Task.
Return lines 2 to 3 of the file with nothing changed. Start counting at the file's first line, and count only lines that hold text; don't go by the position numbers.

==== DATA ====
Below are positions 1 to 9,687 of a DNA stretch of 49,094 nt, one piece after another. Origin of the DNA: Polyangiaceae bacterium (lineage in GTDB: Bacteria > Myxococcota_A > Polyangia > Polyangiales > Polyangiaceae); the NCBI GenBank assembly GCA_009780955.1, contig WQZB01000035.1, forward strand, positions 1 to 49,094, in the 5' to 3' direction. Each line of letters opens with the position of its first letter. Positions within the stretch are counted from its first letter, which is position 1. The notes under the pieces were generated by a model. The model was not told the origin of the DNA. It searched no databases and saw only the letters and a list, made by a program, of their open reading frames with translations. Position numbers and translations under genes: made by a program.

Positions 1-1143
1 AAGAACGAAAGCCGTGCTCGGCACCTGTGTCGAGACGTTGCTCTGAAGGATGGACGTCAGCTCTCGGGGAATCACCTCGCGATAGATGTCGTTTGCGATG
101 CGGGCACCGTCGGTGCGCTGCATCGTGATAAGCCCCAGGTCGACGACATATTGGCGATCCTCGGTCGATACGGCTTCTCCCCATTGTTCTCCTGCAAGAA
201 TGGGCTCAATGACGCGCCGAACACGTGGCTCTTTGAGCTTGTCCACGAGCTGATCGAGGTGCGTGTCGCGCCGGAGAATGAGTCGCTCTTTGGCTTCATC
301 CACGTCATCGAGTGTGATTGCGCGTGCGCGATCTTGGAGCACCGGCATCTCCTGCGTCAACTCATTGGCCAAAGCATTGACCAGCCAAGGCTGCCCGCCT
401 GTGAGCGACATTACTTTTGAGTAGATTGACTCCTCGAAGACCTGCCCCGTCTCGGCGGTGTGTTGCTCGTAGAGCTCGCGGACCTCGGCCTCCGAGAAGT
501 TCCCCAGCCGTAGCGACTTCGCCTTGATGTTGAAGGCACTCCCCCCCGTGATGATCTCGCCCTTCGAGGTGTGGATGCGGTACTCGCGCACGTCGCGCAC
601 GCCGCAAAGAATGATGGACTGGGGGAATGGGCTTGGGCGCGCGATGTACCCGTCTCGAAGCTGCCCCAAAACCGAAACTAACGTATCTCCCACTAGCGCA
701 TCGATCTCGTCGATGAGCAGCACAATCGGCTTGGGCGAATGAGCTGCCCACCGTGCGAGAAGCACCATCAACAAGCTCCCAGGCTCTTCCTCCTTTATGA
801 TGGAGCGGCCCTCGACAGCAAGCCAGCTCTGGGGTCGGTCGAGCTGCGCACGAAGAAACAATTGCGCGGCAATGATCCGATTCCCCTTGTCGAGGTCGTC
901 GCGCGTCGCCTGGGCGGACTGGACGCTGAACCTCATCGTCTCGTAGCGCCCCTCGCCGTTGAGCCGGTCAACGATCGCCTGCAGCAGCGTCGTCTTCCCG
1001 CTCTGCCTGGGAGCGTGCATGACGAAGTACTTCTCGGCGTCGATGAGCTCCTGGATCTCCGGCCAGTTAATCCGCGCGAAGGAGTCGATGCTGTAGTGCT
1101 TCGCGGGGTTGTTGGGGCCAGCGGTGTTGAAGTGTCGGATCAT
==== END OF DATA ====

Positions 1-1143
1 AAGAACGAAAGCCGTGCTCGGCACCTGTGTCGAGACGTTGCTCTGAAGGATGGACGTCAGCTCTCGGGGAATCACCTCGCGATAGATGTCGTTTGCGATG